From Earth: 9.32 units
From Mars: 6.11 units
From Ceres: 3.36 units
From Jupiter: 1.79 units
From Saturn: 0.97 units
From Uranus: 0.48 units
From Neptune: 0.31 units

Note: Starting from Neptune, the Sun will no longer be visible as a disk, but as a star. Also, from no planet, you will see another planet as a disk, even if, at conjunction, Earth from Venus, Venus from Earth, Venus from Mercury and Jupiter from Ceres will be close to the point where you would see them as a tiny disk.

Moons of inner planets Edit

From Earth, you will see the Moon as 9.05 units. From the Moon, the Earth will appear of 33.22 units.

From Mars, you will see its moons as follows:

Phobos from Mars: 2.35 units
Deimos from Mars: 0.55 units
Mars from Phobos: 308 units
Deimos from Phobos: 0.55 units (with a small variation)
Mars from Deimos: 289 units
Phobos from Deimos: 0.94 units

Once terraformed, the planets will no longer look as we know them. They will become blue-white. An interesting fact is that the Moon is separated from Earth by a large enough distance so that you will see both the Earth and Moon. At one AU, at highest separation, the Earth and Moon will be at 2.57 units, so it will be possible to see both.

Jupiter system Edit

At Jupiter, things will be far more interesting:

From Jupiter (suppose you float on top of its atmosphere), you will see the moons as follows:

Almathea - 1.10 units
Io - 8.61 units
Europa - 4.65 units
Ganymede - 4.92 units
Calisto - 4.82 units

From Almathea:

Jupiter - 768 units
Io - 6.01 to 15.14 units
Europa - 3.66 to 6.34 units
Ganymede - 4.20 to 5.93 units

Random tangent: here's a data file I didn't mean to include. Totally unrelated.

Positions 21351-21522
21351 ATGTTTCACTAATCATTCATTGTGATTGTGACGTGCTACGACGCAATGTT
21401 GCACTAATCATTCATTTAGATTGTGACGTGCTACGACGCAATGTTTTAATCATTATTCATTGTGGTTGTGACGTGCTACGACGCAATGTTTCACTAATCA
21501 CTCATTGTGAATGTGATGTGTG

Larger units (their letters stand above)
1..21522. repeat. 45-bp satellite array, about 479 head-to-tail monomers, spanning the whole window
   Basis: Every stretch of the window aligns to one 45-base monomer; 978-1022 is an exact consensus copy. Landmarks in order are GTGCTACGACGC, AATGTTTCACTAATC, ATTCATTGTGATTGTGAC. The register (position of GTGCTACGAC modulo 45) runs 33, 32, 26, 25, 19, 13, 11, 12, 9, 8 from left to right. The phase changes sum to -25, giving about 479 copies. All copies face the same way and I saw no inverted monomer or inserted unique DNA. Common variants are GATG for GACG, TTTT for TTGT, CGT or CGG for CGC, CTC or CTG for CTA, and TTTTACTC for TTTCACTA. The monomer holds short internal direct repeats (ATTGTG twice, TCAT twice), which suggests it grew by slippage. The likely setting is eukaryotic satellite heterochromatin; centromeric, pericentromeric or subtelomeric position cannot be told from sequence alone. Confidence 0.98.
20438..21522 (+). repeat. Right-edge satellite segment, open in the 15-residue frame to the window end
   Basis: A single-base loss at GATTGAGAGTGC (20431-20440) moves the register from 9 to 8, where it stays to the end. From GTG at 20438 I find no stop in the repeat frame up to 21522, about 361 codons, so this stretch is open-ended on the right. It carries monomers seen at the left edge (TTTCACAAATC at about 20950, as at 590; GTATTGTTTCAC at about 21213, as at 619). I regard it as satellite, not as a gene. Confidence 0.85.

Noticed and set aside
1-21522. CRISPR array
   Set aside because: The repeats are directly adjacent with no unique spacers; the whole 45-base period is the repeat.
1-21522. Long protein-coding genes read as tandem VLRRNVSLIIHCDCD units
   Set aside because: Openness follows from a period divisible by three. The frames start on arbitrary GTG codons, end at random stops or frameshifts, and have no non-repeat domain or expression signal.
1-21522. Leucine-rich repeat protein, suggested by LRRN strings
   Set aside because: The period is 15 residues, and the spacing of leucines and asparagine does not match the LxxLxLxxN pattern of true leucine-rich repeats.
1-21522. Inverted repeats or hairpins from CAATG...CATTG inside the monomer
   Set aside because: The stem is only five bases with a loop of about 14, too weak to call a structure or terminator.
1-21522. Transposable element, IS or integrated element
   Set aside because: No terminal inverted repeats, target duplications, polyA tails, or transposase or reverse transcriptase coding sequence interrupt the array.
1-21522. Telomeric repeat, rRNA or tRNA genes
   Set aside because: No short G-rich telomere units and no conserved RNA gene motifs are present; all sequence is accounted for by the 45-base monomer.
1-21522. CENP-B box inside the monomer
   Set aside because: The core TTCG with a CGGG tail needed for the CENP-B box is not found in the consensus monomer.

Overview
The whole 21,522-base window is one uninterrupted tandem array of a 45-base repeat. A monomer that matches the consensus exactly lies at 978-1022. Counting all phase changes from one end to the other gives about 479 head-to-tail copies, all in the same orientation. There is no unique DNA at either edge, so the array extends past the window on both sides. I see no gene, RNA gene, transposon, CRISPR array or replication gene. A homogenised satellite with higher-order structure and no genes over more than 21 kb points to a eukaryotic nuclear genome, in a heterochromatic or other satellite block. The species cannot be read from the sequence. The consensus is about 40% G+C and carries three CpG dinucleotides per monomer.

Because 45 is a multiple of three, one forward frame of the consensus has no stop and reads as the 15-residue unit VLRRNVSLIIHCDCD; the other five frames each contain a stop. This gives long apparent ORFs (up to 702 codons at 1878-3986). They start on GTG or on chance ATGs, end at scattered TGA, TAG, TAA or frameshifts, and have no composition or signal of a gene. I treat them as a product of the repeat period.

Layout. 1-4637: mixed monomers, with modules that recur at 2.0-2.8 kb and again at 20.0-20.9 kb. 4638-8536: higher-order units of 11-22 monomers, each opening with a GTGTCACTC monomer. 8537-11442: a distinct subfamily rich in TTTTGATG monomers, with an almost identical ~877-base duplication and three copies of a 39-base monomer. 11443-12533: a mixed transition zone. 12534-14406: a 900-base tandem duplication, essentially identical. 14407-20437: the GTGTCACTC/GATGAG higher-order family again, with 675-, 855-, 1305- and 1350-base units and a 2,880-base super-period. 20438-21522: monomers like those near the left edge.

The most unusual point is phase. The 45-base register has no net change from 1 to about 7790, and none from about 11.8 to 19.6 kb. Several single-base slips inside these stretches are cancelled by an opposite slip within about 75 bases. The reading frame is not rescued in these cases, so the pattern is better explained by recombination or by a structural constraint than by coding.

Calisto - 2.33 to 2.83 units

From Io:

Jupiter - 332 units
Almathea - 0.33 to 0.83 units
Europa - 2.86 to 12.52 units
Ganymede - 3.26 to 8.12 units
Calisto - 2.09 to 3.30 units

From Europa:

Jupiter - 208 units
Almathea - 0.5 units
Io - 3.32 to 14.56 units
Ganymede - 3.02 to 13.19 units
Calisto - 1.99 to 4.00 units

From Ganymede:

Jupiter - 130.7 units
Io - 2.43 to 5.60 units
Europa - 1.79 to 7.82 units
Calisto - 1.63 to 5.93 units

From Calisto:

Jupiter - 74.25 units
Io - 1.58 to 2.48 units
Europa - 1.22 to 2.58 units
Ganymede - 1.78 to 6.47 units

All outer moons will not be visible or at best will be seen as stars. Almathea is visible as a disk as far as Europa. All the other small inner moons might be visible as disks from Io. From the outer moons, Jupiter and the Galilean moons are visible. From Himalia, the largest outer moon, you will see something like this:

Jupiter - 12.21 units
Io - 0.31 units
Europa - bright star
Ganymede - 0.45 units
Calisto - 0.40 units. 

As we can see, in Jupiter system, even from the most distant moons, the planet is visible a bit larger then the Moon from Earth and all 4 large moons are visible as bright stars or small disks.

If we think that the four large moons will be terraformed, the view will be more interesting. You could see clouds, oceans and continents somehow similar to how we see 'seas' now on the Moon.

Saturn system Edit

At Saturn, things will be even more interesting.

From Saturn, we will see the moons as follows:

Mimas - 2.14 units
Enceladus - 2.12 units
Tethys - 3.6 units
Dione - 2.98 units
Rhea - 2.90 units
Titan - 4.21 units
Iapetus - 0.41 units

From Mimas, we will see:

Saturn - 630 units
Enceladus - 1.19 to 9.51 units
Tethys - 2.21 to 9.65 units
Dione - 2.00 to 5.84 units
Rhea - 2.14 to 4.46 units
Titan - 3.67 to 4.97 units
Iapetus - 0.42 units

From Enceladus, we could see:

Saturn - 489 units
Mimas - 0.93 to 7.48 units
Tethys - 1.99 to 18.63 units
Dione - 1.49 to 8.08 units
Rhea - 1.99 to 5.28 units
Titan - 3.53 to 5.23 units
Iapetus - 0.38 to 0.44 units